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Corporate Crisis Management

Preparing for a Rapid Response to Unexpected Events

"It takes 20 years to build a reputation and five minutes to ruin it. If you think about that, you'll do things differently."

Warren Buffett

Catastrophe, crisis and unexpected events are part of the business landscape. A quick look at the last ten years demonstrates the broad range, unexpected nature and sometimes devastating impact of catastrophic events on businesses, their shareholders, their customers, and the communities they serve. Large scale crises, whether stemming from catastrophic events, managerial misconduct or other causes, always tend to have a significant effect on earnings and share prices. Companies may or may not recover from such situations. Some companies come back stronger than ever, but some companies affected by crisis have disappeared altogether, either through liquidation or merger, and some have suffered from lingering reputational damage. In the past few years, we have seen an intensification and acceleration of crisis events, which is closely related to an increasingly complex and interconnected global operating environment for businesses. With

companies looking at a much broader range of opportunities, often across a more diverse geography, it is not surprising to see emerging risks joining existing concerns. Among these growing `Drivers of Corporate Risk' are:

Geopolitical Security

In an age of numerous regional conflicts, expanding terrorism and shifting power centers, we see increasing impacts on business from political changes and instability at both regional and local levels. Such political risks affect business operations or investments across many parts of the world.

Resource Scarcity

Spot shortages of energy, key metals, food sources, even water have characterized the decade, with significant risk implications for companies trying to balance supply and demand.

Technology Dependency

The rapid proliferation of digital and mobile communications has created numerous choke points that are susceptible to physical disruption, or, more and more often, to cyber-attack by individual hackers or by organized activist or criminal groups. Alongside this multiplication of external risk factors, many companies have also taken on additional risk through their continuing drive for increased efficiency. Widely implemented business practices such as 'just-in-time'

Environmental Responsibility

Companies are more often being held accountable for their actions by an increasingly environmentally aware public, as well as by rapidly changing national and multinational environmental regulations. This risk is compounded by increased weather volatility and severity related to climate change effects.


(`JIT') logistics, lean supply chains, and reduced redundancy in operations may increase efficiency and lower operating costs, but they can leave companies with little margin for disruption or error. Efficiency without appropriate attention to risk can potentially create fragility in operations. Finally, the pace of technological change (widespread use of the Internet and mobile communications is less than 20 years old), along with rapid globalization and interconnection among economies makes it more difficult for traditional risk and crisis management practices to keep up. Companies often find themselves preparing for and responding to the last crisis, while pushing into new businesses without establishing the necessary safeguards against failure. Risk management, more than ever, is one of the key strategic disciplines in this environment. However, rapidly changing risk profiles and the proliferation of new and different kinds of risk, along with unprecedented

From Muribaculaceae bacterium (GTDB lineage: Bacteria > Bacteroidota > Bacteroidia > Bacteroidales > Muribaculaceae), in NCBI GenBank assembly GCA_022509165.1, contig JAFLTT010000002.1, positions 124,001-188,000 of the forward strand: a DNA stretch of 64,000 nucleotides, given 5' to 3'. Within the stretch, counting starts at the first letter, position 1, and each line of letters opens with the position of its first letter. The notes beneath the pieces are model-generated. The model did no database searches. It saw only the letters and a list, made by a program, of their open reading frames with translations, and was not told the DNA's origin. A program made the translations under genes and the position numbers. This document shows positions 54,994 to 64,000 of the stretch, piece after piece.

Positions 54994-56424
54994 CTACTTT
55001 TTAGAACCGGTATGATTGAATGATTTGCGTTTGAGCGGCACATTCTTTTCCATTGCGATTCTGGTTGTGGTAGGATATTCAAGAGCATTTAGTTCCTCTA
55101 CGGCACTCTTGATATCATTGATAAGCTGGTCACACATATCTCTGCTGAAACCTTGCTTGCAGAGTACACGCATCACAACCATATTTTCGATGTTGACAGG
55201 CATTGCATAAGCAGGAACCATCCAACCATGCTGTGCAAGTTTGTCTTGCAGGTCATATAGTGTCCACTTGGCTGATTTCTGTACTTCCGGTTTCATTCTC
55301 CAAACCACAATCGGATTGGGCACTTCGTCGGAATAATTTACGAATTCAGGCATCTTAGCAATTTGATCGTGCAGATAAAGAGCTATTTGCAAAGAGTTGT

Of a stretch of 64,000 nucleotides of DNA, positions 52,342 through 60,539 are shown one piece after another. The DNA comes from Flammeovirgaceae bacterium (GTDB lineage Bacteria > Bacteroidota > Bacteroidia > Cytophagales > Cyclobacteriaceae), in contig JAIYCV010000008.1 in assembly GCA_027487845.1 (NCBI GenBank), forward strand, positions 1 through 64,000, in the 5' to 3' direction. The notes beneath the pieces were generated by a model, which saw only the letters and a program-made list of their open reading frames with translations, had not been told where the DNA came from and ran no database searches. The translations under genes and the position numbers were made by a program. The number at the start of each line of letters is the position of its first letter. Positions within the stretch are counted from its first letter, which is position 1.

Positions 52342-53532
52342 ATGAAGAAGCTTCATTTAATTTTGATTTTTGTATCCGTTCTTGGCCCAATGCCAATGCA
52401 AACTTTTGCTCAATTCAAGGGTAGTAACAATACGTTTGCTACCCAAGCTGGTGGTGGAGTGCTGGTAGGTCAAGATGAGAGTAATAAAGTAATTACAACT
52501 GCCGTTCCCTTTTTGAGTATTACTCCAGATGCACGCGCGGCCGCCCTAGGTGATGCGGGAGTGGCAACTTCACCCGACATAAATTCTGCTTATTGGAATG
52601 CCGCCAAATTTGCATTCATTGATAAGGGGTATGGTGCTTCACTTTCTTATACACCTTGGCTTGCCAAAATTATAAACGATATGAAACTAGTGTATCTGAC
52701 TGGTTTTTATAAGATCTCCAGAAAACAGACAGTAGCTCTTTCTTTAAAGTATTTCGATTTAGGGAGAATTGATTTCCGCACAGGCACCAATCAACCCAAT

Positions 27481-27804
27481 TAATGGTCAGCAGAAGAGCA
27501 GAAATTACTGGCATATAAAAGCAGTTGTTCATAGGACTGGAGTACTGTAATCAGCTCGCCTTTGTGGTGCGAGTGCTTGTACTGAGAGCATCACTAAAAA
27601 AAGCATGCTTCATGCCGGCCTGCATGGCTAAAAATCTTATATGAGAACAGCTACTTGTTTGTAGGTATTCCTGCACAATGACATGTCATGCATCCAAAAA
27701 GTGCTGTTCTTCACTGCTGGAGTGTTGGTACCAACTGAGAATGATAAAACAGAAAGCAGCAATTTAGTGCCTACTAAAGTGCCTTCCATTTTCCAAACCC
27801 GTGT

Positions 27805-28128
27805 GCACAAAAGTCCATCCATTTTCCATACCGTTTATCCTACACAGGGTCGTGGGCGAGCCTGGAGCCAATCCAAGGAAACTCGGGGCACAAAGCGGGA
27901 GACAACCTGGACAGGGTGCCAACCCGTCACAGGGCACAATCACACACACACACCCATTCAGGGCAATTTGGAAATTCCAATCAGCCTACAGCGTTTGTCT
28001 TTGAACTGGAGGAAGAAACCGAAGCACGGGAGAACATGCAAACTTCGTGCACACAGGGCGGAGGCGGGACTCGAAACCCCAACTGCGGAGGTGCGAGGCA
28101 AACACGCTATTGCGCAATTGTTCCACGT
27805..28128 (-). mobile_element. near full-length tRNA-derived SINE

economic volatility, mean that companies must ask themselves directly: what sort of crises could we face? And, if an unexpected event strikes, how can we prepare ourselves now to position the company for recovery and future growth?


Markets don't lie: tracking a crisis through share price

Figure 1. Tracking Company 1 share price following crisis event

1.20 1.15 1.10 1.05 1.00

Figure 2. Tracking Company 2 share price following crisis event

1.10 1.00 0.90 0.80 0.70 0.60

0.95 0.90 15 Jan 15 Feb 15 Mar 15 Apr 15 May 15 Jun

0.50 0.40 16 Apr

30 Apr

14 May

28 May

11 Jun

25 Jun

Normalized Company 1 Share Price

Normalized S&P 500 Index

Normalized Company 2 Share Price

Normalized Industry Index

The negative effect on a company's share price is only one measure of the impact of a crisis (alongside reputational and brand impacts, loss of revenues, fines, impacts on cash flow, and other repercussions) but this public and market-driven impact is frequently the most dramatic. In Figures 1-3 we have picked a few simple examples to demonstrate this often stark effect. The plots show examples of companies affected by a crisis event, represented in time by the red circle. Company 1 faced a crisis following a large and historically-common form of human catastrophe; Company 2 was exposed to a huge and technically-complex industrial accident; and Company 3 faced a global product recall following the failure of a key design element within one of its core products. The companies are from different industries, and the specific industrywide index of share values has been normalized and tracked against the individual company's performance. As is almost always the case, the impact


on share value following a crisis is not only negative; it is often pronounced and can persist over a prolonged period, despite the industry. Other interesting aspects of these and similar data sets include:

Big fish syndrome